(crossposted to my own LJ)
I note that the BBC's long-awaited new weather forecast graphics are to be publicly previewed tomorrow (although we were told yesterday that it would be on today's Breakfast
, and it didn't happen...) and if the comments on the various weather forums are anything to go by, you might want to stand out of the way once I've seen it. =:S Someone on the TheWeatherOutlook forum
linked to a post on TV Forum
by someone (else) who'd sneaked a cameraphone into Television Centre and recorded a monitor showing a rehearsal using the new graphics, and having seen that video...
...I'm not very impressed. Several posters described them as "a cross between Sky and ITV" in appearance, and as ITV forecasts are the subject of general derision within the meteorological community this is not a good sign. In fact, to me the style seemed slightly reminiscent of Francis Wilson all those years ago on Breakfast Time
! It's deeply regrettable that the BBC has elected to follow the crowd and succumb to the lure of the 3D flyover; their current 2D maps are by far
the clearest on British TV, and it's no accident that the Beeb's forecasts are the ones just about everyone on TWO and other weather forums refers to. The BBC weather charts in their current form are easily the best we have.
The current "flyover" of Britain sometimes used after the 6.30pm news on BBC1 illustrates one of the problems with 3D maps - that on a 2D screen it can be hard to work out which part of the country a particular symbol is over. (It also tends to cut off SE England, but meh.) Except that the new "Weatherscape XT" version won't have symbols; just dark land where it's cloudy and bright land where it's sunny. This is a bad idea because it gives the impression that, say, the location of the edge of an approaching front can be predicted with great accuracy well in advance. As someone else pointed out on TWO, the current "sunshine and showers" symbol is indeed vague, but since it's impossible to predict precisely where scattered showers will fall this is actually a virtue. The new system will show, for example, a one-hour break in the clouds at precisely 2pm and you can bet that some people will take this as a certainty and then complain to the BBC/Met Office when it's not quite like that!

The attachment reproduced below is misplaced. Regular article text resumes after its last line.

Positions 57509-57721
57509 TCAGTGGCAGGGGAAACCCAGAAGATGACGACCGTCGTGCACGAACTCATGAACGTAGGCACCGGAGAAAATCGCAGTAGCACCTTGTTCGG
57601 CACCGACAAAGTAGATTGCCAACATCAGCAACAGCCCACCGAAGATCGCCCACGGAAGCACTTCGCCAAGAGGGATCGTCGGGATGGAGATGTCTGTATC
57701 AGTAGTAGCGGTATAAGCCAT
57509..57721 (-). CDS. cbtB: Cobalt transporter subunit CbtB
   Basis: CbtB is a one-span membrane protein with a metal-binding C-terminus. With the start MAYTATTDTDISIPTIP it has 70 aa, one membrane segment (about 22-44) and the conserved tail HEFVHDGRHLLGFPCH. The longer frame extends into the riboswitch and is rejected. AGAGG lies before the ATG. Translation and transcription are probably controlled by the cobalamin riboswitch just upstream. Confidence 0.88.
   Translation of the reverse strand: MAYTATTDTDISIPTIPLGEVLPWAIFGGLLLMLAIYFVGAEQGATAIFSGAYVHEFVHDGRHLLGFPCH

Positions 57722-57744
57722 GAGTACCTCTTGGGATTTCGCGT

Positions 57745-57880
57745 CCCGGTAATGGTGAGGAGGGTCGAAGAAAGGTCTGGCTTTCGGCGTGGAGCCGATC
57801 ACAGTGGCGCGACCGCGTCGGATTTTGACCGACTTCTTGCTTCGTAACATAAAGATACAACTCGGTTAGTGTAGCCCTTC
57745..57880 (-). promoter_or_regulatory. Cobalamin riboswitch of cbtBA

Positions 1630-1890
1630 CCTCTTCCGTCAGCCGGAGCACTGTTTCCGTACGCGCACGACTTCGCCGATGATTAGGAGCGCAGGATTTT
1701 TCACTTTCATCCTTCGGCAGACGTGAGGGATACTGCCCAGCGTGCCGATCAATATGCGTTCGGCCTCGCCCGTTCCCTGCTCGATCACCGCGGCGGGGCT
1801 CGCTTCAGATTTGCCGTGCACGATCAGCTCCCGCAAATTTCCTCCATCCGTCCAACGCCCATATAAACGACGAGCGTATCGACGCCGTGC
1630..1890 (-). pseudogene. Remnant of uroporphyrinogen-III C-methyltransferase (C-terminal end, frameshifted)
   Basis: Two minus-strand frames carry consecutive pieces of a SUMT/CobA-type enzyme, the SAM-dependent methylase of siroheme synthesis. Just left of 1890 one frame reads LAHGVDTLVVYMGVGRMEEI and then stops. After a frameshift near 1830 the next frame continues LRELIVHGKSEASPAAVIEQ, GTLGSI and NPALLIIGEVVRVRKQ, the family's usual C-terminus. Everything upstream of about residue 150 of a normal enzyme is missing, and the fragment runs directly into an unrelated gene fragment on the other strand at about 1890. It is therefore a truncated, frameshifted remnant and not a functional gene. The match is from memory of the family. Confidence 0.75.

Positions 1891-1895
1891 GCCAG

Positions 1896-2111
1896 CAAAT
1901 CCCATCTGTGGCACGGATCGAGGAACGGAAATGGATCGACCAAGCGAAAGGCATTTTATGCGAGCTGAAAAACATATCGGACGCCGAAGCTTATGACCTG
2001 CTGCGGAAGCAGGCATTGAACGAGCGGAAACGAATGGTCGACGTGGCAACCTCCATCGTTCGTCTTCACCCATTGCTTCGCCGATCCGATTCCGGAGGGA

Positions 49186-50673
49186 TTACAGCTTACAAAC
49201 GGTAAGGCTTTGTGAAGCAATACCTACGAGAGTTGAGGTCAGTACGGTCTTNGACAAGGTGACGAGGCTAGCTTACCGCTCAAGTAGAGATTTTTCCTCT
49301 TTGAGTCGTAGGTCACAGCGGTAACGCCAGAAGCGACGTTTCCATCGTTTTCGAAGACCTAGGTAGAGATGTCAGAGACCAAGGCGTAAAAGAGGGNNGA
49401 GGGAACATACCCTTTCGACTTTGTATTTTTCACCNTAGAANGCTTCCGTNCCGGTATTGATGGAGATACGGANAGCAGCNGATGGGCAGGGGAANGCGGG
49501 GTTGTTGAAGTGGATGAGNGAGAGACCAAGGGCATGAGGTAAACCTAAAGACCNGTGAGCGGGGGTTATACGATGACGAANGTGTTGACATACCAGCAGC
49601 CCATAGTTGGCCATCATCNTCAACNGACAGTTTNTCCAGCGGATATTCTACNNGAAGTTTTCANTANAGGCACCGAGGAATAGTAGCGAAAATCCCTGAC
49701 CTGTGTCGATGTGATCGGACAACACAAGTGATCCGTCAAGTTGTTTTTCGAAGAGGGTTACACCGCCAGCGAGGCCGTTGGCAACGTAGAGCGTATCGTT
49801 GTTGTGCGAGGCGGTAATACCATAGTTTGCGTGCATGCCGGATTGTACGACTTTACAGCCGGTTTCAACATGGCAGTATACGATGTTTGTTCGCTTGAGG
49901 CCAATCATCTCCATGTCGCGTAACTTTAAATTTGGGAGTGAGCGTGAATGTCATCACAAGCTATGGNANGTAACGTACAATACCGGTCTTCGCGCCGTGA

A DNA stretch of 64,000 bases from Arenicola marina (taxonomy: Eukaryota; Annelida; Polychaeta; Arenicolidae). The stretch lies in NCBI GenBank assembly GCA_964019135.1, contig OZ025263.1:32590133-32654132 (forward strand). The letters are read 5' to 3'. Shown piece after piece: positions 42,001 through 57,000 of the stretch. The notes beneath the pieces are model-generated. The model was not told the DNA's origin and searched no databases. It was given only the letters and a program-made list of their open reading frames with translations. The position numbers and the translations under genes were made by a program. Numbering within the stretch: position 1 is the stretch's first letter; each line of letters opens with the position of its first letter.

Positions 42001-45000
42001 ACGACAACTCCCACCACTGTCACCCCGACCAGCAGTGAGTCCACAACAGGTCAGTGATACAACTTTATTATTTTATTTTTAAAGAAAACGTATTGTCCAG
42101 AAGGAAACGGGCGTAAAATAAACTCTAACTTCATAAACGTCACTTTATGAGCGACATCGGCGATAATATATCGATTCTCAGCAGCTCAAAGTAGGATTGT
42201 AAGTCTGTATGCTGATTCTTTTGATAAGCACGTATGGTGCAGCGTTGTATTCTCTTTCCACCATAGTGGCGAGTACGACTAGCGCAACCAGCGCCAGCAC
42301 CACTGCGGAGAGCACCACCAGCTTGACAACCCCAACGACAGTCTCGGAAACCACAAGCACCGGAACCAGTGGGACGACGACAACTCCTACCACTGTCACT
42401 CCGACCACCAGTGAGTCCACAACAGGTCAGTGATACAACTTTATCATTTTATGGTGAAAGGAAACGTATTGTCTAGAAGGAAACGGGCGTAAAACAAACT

I think next week, when the new graphics are due to be introduced completely, may prove a watershed as far as the British weather community is concerned, since - if the look is as dumbed-down as I fear - we will have lost the last professional TV weather forecast that put clarity and detail ahead of flashy graphics. Thankfully there are many specialist places online that will
still show the sort of basic but detailed information that is actually needed for anything beyond, "Will I need an umbrella?", but that's the point: they will be specialist
places. Synoptic charts, for example, are extremely useful in making sense of the weather, yet some of the information leaking out from the BBC over the last few days would seem to indicate that isobars are to become a thing of the past. One person has even suggested that the rainfall radar screens will be dropped, though this would be an act of such spectacular idiocy that perhaps even the BBC won't be making it.
Anyway, I shall post again on this subject once I've seen the finished product in action (it comes in fully on Monday, apparently), and if it proves me wrong and is actually an improvement on the 2D charts with their old-fashioned symbols then I shall say so. I just don't think that's going to be the case. =:/